Acetaminophen and Alcohol
I’ve always heard it mentioned by various armchair physicians that using acetaminophen and alcohol is bad for your liver. Being the skeptic that I am, I wanted some confirmation of this little factoid. Its not that I didn’t believe it. I’ve heard it come up enough times to suggest there is certainly something there. I just wanted a clearer, more accurate understanding of why it is so. So naturally, I researched it for myself.
Acetaminophen is a non-aspirin based analgesic (pain killer) found most often in products like Tylenol. The directions for proper use clearly state that it is not to be consumed with alcohol. It seems that this was widely attributed to the simple facts that both alcohol and acetaminophen can cause liver damage and other health problems if abused.
Is Acetaminophen with Alcohol really Dangerous?
The question of whether or not using acetaminophen and alcohol together represents a significant increased danger to liver, kidneys or other vital organs remain debated, but there is evidence to suggest enough risk that it would certainly be wise to avoid the combination. Especially when you consider that there are other widely available pain medications that are not shown to product significant risks of liver damage.
Acetaminophen products such as Tylenol are among the most popular and most widely used analgesics on the market today. Because of this, it is also heavily scrutinized and studied. These studies have shown us that while the overwhelming majority of people who use the drug moderately and have no ill side effects, there are also many cases where its use or over-use has been directly associated with acute liver failure, kidney problems and even death. If you are a frequent alcohol user, you are already at risk for such problems and it may be wise to avoid mixing acetaminophen into the picture.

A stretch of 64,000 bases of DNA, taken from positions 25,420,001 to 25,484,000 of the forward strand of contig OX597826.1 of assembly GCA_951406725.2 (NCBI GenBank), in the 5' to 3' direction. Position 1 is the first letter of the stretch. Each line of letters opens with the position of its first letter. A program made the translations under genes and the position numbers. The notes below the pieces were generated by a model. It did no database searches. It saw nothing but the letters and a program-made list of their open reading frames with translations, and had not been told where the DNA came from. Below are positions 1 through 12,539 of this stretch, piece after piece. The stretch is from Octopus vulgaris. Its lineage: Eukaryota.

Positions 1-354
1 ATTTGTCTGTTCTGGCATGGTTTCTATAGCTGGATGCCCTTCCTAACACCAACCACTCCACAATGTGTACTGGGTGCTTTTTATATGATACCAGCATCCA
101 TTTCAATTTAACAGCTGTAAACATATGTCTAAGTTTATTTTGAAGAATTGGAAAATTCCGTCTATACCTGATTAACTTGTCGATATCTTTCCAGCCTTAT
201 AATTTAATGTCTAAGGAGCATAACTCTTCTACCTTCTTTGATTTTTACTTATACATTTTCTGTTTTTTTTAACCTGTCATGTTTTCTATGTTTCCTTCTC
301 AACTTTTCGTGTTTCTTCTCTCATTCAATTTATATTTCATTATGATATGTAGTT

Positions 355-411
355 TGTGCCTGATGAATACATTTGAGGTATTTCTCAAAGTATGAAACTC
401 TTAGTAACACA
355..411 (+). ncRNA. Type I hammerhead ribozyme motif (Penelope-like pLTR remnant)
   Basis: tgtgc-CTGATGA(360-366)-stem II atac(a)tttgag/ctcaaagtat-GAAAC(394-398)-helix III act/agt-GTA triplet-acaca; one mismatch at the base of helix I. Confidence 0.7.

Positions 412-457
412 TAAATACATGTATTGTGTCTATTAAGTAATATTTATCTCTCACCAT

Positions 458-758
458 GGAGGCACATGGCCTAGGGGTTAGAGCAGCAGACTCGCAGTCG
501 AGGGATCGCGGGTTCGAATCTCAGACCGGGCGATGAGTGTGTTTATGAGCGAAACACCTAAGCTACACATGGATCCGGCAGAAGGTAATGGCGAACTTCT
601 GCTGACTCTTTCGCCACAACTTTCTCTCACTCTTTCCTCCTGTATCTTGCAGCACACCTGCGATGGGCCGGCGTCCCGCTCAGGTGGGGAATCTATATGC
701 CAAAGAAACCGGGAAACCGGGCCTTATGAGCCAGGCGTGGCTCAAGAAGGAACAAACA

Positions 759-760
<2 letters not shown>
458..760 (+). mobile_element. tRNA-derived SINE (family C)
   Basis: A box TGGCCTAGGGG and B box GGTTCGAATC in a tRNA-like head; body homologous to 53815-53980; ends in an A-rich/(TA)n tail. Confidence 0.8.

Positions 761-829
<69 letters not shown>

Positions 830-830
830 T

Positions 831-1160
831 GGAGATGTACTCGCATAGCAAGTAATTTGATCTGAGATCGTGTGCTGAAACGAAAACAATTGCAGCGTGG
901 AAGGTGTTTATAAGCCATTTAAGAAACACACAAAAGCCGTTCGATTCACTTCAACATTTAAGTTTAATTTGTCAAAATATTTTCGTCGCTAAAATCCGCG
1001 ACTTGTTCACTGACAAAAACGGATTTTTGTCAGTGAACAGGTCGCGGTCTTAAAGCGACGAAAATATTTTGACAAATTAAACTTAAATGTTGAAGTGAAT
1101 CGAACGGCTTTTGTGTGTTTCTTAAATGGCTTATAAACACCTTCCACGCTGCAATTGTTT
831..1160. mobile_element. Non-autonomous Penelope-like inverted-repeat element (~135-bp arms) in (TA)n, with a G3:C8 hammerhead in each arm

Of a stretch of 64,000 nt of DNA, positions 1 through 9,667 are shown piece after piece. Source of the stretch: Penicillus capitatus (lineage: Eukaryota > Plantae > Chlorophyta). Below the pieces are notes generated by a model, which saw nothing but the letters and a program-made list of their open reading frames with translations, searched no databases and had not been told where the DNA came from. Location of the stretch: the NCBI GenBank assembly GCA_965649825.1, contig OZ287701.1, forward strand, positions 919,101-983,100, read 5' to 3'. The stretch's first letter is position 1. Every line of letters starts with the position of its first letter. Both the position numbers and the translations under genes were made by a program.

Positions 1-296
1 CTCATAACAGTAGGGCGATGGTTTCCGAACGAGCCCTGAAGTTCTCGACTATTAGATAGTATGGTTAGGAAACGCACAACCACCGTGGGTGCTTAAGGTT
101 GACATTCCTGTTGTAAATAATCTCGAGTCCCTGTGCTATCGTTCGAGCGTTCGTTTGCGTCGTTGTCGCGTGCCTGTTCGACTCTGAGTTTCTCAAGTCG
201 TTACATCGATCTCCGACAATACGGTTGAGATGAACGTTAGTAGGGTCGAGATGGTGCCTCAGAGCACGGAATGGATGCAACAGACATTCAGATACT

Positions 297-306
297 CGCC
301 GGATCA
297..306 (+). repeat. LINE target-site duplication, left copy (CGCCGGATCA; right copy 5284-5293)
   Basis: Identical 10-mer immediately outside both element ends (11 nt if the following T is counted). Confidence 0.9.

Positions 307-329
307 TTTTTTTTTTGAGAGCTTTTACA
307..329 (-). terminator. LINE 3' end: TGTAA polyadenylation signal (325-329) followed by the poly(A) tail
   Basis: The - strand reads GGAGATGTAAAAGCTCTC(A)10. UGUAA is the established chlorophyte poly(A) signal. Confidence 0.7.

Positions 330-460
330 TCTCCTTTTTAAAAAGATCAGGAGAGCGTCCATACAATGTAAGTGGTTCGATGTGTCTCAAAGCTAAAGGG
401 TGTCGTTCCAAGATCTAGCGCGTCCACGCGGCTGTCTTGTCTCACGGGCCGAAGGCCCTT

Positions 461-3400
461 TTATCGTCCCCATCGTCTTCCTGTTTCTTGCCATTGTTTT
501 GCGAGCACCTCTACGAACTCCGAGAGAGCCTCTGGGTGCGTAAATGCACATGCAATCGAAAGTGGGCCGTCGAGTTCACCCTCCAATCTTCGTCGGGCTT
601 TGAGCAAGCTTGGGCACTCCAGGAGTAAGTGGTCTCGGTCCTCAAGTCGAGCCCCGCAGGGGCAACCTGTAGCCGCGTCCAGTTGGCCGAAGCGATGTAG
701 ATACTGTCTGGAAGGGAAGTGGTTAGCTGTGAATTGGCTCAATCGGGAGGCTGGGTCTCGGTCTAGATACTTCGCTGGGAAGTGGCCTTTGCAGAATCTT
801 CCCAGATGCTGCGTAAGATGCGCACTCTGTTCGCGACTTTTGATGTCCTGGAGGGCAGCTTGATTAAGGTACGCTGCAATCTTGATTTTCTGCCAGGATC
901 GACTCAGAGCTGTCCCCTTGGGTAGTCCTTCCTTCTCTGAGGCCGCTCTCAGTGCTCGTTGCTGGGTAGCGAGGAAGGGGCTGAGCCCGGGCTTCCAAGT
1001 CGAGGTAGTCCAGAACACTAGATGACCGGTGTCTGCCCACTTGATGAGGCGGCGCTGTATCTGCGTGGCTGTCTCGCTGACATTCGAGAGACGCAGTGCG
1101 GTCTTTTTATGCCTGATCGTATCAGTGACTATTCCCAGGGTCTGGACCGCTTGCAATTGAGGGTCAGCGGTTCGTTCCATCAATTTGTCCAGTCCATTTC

Overdosing on acetaminophen has actually been shown to be a leading cause of liver failure. Some studies have reported numbers as high as 20-30% of cases of acute liver failure being directly linked to the over-use of acetaminophen alone. Now add alcohol and acetaminophen together and imagine how it might increase the numbers. Needless to say at this point, debated or not, the combined use of the two may be unwise to say the least.
Keep in mind on the other hand that since acetaminophen is inexpensive, effective and very available, there are going to be high numbers of cases of its abuse. These numbers dramatically outweigh the numbers of cases involving liver failure. One reason for this is that the difference between a normal “safe” dosage and a dosage level that is considered toxic is fairly small. From that we can draw that abusing acetaminophen does not necessarily mean that you will have liver failure or else we would see over 70,000 cases of acetaminophen related liver failures each year.
Acetaminophen and Alcohol do Cause Liver Damage